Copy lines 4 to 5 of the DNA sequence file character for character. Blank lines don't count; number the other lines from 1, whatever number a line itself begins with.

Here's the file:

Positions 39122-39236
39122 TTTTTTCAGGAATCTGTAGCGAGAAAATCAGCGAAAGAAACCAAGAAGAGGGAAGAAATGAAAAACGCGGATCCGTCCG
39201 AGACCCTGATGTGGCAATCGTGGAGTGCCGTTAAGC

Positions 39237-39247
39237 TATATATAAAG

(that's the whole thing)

Positions 39237-39247
39237 TATATATAAAG